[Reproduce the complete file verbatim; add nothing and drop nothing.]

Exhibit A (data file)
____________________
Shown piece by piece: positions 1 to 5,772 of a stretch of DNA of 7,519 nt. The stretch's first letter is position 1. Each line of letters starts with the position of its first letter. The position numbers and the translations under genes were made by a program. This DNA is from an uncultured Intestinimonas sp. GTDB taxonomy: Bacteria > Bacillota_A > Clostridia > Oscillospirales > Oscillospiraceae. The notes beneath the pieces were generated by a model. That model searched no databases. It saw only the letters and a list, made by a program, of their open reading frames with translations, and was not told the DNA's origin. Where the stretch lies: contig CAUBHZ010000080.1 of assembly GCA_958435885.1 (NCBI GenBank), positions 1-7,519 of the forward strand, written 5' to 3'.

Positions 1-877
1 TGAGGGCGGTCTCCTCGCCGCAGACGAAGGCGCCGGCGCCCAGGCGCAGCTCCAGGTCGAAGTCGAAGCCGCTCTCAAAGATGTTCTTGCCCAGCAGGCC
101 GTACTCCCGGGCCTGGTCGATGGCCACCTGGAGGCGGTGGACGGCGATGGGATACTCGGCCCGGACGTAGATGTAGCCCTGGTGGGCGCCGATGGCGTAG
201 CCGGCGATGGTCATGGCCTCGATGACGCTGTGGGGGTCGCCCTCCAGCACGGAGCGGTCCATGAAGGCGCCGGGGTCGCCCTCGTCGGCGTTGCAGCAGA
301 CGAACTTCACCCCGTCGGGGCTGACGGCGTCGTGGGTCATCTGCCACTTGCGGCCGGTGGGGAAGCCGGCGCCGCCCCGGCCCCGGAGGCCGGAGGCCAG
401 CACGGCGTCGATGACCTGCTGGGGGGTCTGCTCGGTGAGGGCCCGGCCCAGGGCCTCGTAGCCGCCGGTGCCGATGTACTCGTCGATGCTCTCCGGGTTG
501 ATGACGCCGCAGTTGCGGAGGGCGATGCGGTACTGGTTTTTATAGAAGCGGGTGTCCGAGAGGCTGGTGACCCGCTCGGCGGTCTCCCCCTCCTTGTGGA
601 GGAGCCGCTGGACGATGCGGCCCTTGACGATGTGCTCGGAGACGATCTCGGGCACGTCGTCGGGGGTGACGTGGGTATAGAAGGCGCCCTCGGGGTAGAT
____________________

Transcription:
Shown piece by piece: positions 1 to 5,772 of a stretch of DNA of 7,519 nt. The stretch's first letter is position 1. Each line of letters starts with the position of its first letter. The position numbers and the translations under genes were made by a program. This DNA is from an uncultured Intestinimonas sp. GTDB taxonomy: Bacteria > Bacillota_A > Clostridia > Oscillospirales > Oscillospiraceae. The notes beneath the pieces were generated by a model. That model searched no databases. It saw only the letters and a list, made by a program, of their open reading frames with translations, and was not told the DNA's origin. Where the stretch lies: contig CAUBHZ010000080.1 of assembly GCA_958435885.1 (NCBI GenBank), positions 1-7,519 of the forward strand, written 5' to 3'.

Positions 1-877
1 TGAGGGCGGTCTCCTCGCCGCAGACGAAGGCGCCGGCGCCCAGGCGCAGCTCCAGGTCGAAGTCGAAGCCGCTCTCAAAGATGTTCTTGCCCAGCAGGCC
101 GTACTCCCGGGCCTGGTCGATGGCCACCTGGAGGCGGTGGACGGCGATGGGATACTCGGCCCGGACGTAGATGTAGCCCTGGTGGGCGCCGATGGCGTAG
201 CCGGCGATGGTCATGGCCTCGATGACGCTGTGGGGGTCGCCCTCCAGCACGGAGCGGTCCATGAAGGCGCCGGGGTCGCCCTCGTCGGCGTTGCAGCAGA
301 CGAACTTCACCCCGTCGGGGCTGACGGCGTCGTGGGTCATCTGCCACTTGCGGCCGGTGGGGAAGCCGGCGCCGCCCCGGCCCCGGAGGCCGGAGGCCAG
401 CACGGCGTCGATGACCTGCTGGGGGGTCTGCTCGGTGAGGGCCCGGCCCAGGGCCTCGTAGCCGCCGGTGCCGATGTACTCGTCGATGCTCTCCGGGTTG
501 ATGACGCCGCAGTTGCGGAGGGCGATGCGGTACTGGTTTTTATAGAAGCGGGTGTCCGAGAGGCTGGTGACCCGCTCGGCGGTCTCCCCCTCCTTGTGGA
601 GGAGCCGCTGGACGATGCGGCCCTTGACGATGTGCTCGGAGACGATCTCGGGCACGTCGTCGGGGGTGACGTGGGTATAGAAGGCGCCCTCGGGGTAGAT